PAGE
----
Coming back home to California seemed as natural as going to bed after a long day's work. The home on 44th Street looked, felt and smelled the same as when we left for Nevada. We weren’t home long though, before we found ourselves moving to Colton, California onto a small ranch along the Santa Anna River. I think the ranch was about 160 acres. My dad and a partner, Jim Anderson, leased it to raise and care for cattle. The ranch was called the Tropicana Ranch and was just off of Tropicana Drive in Colton.

Don and I were in heaven. We could ride horses at will. We did our chores; fed cattle, drove the tractor, hauled hay and ground dry corn into corn meal. We raced our horses up and down the river bottom of the mostly dry Santa Anna River. One of the horses was a Quarter Horse and was fast; usually winning the race no matter who was riding him. Don’s and my horse was a Pinto Paint and her name was Lady. We loved Lady and rode her every chance we could.

On the ranch was an old broken down flathead four-cylinder engine Jeep that Don and I wanted to drive around the ranch. At just 12 years old, we were told that if we could get it running, we could drive it. We asked what was wrong with it and Daddy told us that it needed a new head gasket. Well, he took us both out to show us where the head gasket was and left us on our own. We replaced the head gasket and got the thing running.

In addition to riding our horses, one of our favorite things to do was drive the Ford tractor down to a canal head-gate toward the entrance to the ranch and dive into the water from a tall ledge along the side of the canal. The water was only a few feet deep so we had to dive and use our hands to push ourselves flat and basically skim the bottom of the canal. It was a blast.

We would race the tractor as fast as it would go down a steep hill on our way back to the house from our swimming and diving. One time, we decided to get the tractor going really fast with the transmission in reverse and the clutch pushed in. We released the clutch to spin the engine in reverse. Oil came out of the carburetor and we were there a while before we could get it running again. After some panic and cleaning oil from everywhere, we got it running and meekly went home.

The owner of the ranch had a pretty daughter who came to visit from time to time with her family. We always went horseback riding and the daughter (I can’t remember her name) and I always seemed to pair off and talk and talk and talk. We never kissed, but we knew we liked each other. A few years later, we went to visit with the family who owned that ranch at their family home. My friend’s mother asked me to encourage her daughter to make better decisions and to do better in school. I did so. Her mother came in to the room very shortly after and we left without ever seeing each other again.

My dad cut hair for whomever was willing. Sheryle’s son, Randy, was sitting on top of a glass picnic table in our patio area as my dad was cutting his hair. Suddenly, the glass broke and Ron Mann, Sheryle’s husband and Randy’s dad, was able to grab Randy before he hit the ground amidst a pile of sharp shards of glass. It seemed like such a miracle at the time.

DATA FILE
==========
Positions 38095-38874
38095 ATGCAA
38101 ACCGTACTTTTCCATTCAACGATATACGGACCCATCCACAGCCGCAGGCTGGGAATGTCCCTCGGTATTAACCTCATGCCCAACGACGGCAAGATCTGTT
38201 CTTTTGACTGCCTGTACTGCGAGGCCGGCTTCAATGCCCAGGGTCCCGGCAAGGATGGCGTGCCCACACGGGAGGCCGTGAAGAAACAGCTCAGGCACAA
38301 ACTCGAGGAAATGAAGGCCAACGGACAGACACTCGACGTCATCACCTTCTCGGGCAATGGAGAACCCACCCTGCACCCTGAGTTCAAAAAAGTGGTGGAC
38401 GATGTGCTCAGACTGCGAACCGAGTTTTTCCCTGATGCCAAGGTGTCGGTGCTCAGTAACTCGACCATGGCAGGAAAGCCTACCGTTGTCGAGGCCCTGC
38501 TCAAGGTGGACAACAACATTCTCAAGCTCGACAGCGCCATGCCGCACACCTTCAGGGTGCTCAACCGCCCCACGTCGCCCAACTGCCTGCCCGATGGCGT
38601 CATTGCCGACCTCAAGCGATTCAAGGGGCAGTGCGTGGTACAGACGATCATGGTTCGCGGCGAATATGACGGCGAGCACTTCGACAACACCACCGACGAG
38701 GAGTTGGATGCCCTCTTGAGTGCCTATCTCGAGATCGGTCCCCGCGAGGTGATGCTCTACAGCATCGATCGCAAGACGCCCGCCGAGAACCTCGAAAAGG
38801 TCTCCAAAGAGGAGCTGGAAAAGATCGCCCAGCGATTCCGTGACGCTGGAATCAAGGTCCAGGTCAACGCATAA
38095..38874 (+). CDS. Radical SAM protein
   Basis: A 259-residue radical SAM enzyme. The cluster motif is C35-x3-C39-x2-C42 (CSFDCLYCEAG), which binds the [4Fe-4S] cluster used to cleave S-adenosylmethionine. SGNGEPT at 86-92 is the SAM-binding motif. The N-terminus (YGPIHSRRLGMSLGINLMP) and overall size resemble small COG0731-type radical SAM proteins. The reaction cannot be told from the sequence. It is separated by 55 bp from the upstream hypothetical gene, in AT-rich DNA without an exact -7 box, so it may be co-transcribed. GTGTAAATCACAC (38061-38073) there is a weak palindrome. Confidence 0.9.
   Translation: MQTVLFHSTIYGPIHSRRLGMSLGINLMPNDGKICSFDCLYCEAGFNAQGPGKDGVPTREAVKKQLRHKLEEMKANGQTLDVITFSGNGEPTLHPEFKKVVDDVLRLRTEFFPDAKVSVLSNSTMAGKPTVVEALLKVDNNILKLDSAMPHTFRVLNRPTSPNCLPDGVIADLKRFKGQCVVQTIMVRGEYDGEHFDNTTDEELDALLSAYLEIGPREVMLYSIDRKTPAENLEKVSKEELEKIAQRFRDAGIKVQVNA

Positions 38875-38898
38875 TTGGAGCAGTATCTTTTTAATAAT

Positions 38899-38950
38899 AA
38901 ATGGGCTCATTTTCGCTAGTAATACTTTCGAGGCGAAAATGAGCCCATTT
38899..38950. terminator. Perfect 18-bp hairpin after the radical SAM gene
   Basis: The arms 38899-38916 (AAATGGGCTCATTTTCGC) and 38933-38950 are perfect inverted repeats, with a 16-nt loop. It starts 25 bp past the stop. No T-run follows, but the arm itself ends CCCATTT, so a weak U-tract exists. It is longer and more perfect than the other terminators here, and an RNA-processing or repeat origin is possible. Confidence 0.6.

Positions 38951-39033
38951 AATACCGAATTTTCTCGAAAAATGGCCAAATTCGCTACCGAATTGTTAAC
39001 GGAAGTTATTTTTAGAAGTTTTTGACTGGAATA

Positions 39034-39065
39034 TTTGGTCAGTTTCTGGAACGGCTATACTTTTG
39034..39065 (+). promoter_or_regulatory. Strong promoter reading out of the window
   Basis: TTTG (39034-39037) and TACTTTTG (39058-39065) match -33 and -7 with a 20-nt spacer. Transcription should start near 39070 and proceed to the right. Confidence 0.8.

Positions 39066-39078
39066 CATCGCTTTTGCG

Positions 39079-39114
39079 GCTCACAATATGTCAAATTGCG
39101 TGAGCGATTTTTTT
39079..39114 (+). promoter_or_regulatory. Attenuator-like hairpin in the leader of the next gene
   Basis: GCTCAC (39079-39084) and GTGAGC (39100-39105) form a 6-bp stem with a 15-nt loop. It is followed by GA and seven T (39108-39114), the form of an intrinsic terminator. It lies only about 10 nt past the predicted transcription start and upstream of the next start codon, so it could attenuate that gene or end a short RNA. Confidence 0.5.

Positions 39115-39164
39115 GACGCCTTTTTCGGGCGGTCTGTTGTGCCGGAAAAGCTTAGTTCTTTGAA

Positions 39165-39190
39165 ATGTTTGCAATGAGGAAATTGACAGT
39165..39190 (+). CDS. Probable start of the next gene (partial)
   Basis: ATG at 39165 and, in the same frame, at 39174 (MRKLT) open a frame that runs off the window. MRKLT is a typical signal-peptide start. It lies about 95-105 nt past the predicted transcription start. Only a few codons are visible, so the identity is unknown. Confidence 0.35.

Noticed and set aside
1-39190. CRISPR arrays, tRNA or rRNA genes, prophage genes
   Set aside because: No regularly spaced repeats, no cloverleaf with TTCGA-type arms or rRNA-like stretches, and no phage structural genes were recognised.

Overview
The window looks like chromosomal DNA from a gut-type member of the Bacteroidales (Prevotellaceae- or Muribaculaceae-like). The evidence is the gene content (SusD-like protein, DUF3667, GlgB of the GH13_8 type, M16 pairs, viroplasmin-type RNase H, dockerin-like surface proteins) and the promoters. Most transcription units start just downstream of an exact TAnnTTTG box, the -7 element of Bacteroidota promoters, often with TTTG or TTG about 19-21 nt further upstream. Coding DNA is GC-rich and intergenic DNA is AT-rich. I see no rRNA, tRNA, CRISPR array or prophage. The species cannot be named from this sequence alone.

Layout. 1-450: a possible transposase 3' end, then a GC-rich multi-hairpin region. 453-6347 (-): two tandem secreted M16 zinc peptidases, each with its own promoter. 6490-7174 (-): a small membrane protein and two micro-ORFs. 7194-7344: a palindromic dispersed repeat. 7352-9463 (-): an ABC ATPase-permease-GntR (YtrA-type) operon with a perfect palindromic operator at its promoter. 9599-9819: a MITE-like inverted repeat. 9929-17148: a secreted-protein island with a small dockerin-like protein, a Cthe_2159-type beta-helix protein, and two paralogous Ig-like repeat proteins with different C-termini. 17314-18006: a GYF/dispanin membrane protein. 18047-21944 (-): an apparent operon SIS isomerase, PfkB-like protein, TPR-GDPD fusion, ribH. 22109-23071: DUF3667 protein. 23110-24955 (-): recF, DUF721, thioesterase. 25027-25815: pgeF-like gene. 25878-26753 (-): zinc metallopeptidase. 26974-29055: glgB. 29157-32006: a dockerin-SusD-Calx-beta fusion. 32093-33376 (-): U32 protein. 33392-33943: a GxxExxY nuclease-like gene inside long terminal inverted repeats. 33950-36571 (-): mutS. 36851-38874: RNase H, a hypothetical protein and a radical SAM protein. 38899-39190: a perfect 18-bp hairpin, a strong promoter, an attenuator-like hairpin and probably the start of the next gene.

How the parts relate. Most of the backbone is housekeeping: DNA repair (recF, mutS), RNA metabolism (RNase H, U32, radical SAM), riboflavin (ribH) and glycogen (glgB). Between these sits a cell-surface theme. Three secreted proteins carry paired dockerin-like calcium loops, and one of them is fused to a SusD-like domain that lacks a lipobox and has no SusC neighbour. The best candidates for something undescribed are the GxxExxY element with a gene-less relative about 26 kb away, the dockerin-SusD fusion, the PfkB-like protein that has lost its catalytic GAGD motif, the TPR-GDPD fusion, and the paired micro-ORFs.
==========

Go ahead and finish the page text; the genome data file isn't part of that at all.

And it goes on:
We took care of Charolais cattle for some rich millionaires from New York. After apparently doing a good job, my dad was asked to find a bigger ranch for one of the millionaire’s son, John Konwiser, to buy and my dad to run. We went to a few ranches in Northern California, but my dad wanted a ranch that he found just out of Medford Oregon. It was called the Gardner Ranch, named after the owner.

We moved to the ranch in Oregon and Don and I found another heaven. The ranch’s name was changed to the Jean K Ranch, named after John Konwiser’s mother who had passed away a few years prior. John, at 26 years old, moved to the ranch within a few months with his new bride, Annabelle.

Life on this ranch was the most amazing experience any teenager could ever hope for. It had a 55-acre lake on it and ski boats for us to use at our will…and we did. We could fish constantly and kill frogs to cook up frog legs, which we loved doing. We discovered that if we shot the frog through the stomach with our 22-caliber rifle, it would immediately bloat up and float, and then we could recover it. We would cut the legs off, freeze them and our mother would cook them up (and yes, they do taste just like chicken).

On this ranch we learned to weld, to design calf feeding pens and build them (our dad let us be creative on this and we were), assist in birthing calves, castrate bulls into steers, dehorn steers and bulls and basically work hard. From our house, the entrance to the ranch was a mile away. For school, we had to walk this mile twice a day. Daddy would sometimes take us on the tractor with each of us sitting on the back fenders (a large red Farmall).